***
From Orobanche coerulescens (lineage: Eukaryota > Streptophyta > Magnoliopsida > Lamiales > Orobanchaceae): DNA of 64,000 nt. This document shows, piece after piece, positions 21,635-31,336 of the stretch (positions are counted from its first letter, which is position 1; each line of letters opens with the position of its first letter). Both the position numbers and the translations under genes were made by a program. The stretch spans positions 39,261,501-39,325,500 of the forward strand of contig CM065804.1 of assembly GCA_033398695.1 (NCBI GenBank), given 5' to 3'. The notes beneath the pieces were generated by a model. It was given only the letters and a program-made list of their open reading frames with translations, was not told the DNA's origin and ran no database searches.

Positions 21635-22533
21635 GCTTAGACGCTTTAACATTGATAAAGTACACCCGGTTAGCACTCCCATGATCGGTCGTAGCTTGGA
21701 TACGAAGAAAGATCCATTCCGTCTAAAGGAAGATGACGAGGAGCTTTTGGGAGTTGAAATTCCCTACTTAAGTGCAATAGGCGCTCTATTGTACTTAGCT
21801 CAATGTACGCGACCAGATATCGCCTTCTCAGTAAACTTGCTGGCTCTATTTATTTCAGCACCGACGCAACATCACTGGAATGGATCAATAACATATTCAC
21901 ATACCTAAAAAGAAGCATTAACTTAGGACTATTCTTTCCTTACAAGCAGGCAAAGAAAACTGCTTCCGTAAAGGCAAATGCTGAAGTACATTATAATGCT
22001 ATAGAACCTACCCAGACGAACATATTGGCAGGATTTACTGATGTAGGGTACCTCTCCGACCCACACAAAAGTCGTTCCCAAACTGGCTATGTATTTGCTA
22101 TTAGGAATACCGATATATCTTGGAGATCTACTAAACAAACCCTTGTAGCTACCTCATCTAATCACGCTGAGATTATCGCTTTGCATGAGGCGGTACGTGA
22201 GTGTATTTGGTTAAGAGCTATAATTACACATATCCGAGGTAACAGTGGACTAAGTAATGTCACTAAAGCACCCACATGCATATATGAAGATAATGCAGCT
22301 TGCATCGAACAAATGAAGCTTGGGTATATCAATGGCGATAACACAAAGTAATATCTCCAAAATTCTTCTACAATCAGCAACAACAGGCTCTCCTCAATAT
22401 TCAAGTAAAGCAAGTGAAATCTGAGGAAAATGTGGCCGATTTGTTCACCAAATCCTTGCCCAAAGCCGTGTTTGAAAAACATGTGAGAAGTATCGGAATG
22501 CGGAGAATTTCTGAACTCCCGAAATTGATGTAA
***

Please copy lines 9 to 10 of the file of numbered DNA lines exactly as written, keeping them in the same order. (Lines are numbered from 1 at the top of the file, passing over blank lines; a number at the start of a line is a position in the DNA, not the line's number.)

22201 GTGTATTTGGTTAAGAGCTATAATTACACATATCCGAGGTAACAGTGGACTAAGTAATGTCACTAAAGCACCCACATGCATATATGAAGATAATGCAGCT
22301 TGCATCGAACAAATGAAGCTTGGGTATATCAATGGCGATAACACAAAGTAATATCTCCAAAATTCTTCTACAATCAGCAACAACAGGCTCTCCTCAATAT